Many of us know what it’s like to find ourselves on a steep roof or on some other slick incline of mud, ice, or loose gravel.
So when someone uses the argument of “the slippery slope” to caution against taking even a small misstep in a dangerous direction, we do more than understand the warning. We feel the emotion of a decision that could suddenly place us in harm’s way.
Many of us also know that the Bible describes the slippery paths we end up on when we willfully turn our backs on God. The prophet Jeremiah speaks of those who deliberately ignore real danger when he writes, “Therefore their way shall be to them like slippery ways; in the darkness they shall be driven on and fall in them; for I [the Lord] will bring disaster on them” (Jeremiah 23:12 NKJV).
So, in no uncertain terms, we need to acknowledge that those who willfully climb over the guard rails and fences of moral and spiritual warnings can place themselves in real danger.
There is, however, another side to slippery-slope warnings. Such arguments are sometimes false alarms. They can be a way of crying, “Wolf!” when there is no wolf.
In the world of logic and debate, the slippery-slope argument has been called a fallacy because it has often been used as a scare tactic to exaggerate the presence of danger. In such instances, the warning is not based in good judgment or real evidence. Instead it prematurely asks, “If we don’t say no to this, then where are we going to draw the line?”
Admittedly, there’s a time for such caution. If there’s no good reason to do anything other than to play it safe, why buy trouble when we have enough already?
But what about those times when concern for others prompts us to risk criticism? For such moments, the Son of God gives us a different way to think about slippery-slope warnings.
On one occasion, Jesus allowed His hungry disciples to pick grain on the Sabbath to satisfy their hunger (Mark 2:23-28). When criticized by religious leaders, He said that the Sabbath was made for man, rather than man being made for the Sabbath (2:27). With just a few words Jesus reminded His critics that the letter of the law must be understood in light of its intent.
On another occasion, Jesus again emphasized the spirit of the law by deliberately using the seventh day of the week to heal a man of a serious debilitating disease. When criticized for a possible infraction of the “no work” law, Jesus asked His critics which of them would hesitate to help an endangered animal that fell into a ditch on the Sabbath (Luke 14:5). In our day, the question might have been something like, “Which of you, after calling the fire department to report a house fire, would expect the responding fire trucks to drive within the speed limit?”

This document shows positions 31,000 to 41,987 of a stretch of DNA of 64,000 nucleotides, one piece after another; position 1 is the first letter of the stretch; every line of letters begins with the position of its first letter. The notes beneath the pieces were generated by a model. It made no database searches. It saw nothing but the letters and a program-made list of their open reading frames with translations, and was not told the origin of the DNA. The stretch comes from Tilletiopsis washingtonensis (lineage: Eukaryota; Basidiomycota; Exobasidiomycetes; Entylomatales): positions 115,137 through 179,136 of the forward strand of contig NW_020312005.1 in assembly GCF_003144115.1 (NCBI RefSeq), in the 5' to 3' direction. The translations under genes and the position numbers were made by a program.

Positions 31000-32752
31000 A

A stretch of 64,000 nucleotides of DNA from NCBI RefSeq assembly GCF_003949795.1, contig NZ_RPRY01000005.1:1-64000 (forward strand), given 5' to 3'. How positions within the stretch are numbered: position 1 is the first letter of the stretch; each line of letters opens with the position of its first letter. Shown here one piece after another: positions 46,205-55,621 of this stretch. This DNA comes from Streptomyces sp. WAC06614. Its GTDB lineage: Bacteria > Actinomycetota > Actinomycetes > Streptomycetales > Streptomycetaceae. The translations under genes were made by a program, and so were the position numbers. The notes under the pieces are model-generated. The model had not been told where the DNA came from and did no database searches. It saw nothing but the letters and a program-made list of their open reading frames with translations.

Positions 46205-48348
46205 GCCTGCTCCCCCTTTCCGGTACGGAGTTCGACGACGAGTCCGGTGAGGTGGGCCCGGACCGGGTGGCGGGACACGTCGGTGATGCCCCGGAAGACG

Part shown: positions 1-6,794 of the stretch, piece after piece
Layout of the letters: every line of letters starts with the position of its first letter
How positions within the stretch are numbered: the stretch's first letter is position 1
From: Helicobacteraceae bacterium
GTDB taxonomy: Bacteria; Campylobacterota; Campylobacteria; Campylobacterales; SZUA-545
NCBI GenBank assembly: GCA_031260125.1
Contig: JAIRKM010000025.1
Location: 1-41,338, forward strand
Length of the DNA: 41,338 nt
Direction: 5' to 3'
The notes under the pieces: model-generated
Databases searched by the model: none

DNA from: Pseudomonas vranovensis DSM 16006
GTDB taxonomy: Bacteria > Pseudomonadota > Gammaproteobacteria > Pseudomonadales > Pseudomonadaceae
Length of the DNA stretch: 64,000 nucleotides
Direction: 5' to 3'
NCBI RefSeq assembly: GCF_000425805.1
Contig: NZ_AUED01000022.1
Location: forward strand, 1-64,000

Using an example a child could understand, Jesus reminded the teachers of Israel that they didn’t have a problem understanding the heart of the law when it was in their own interests to do so.
Yet these weren’t the only times Jesus needed to explain the obvious to the teachers of Israel. On still another occasion, a group of religious leaders dragged a woman to Jesus, claiming to have caught her in the act of adultery (John 8:4). Then they proceeded to remind Jesus that Moses commanded that such a person be stoned and wondered what He thought should happen to her.
The gospel writer tells us that the religious leaders did this in an attempt to trap Jesus into saying something they could use against Him. They wanted to see whether Jesus would dare to show mercy to this woman. If so, where would He draw the line?
In response, Jesus bent down and wrote something in the sand. John doesn’t tell us what Jesus actually wrote. Could it have been “Where is the man?” No matter what He wrote, by what Jesus said next He drew a line in the sand they didn’t expect. He encouraged the one who had never sinned to throw the first stone (John 8:6-7). Then He crouched down and wrote again on the ground as, one by one, the woman’s accusers quietly left.
But what about the law? How could Jesus ignore Moses and not be leading the way down a slippery slope to moral anarchy?
Maybe the answer is found in the first chapter of the same gospel. There John tells us that the law came by Moses, but that grace and truth came by Jesus Christ (1:17).
Before His time on earth was over, Jesus brought His answer to the slippery slope. On the basis of the death He died for us, He could lead His followers to be motivated more by a concern for others than by a fear of criticism. Instead of the question, “If we start, where will we draw the line?” we ask, “What do truth and love ask of us in this situation?”
Jesus never broke the law of love, even though He repeatedly resisted the misuse of slippery-slope thinking. On the contrary, He ate and drank with sinners. He made a Samaritan the hero of one of His stories. And, on the Sabbath, He healed the sick.
Father in heaven, please give us the discernment we need to see the difference between real danger and false alarms. Deliver us from the fears that are keeping us from courageously loving those for whom Your Son died. —Mart De Haan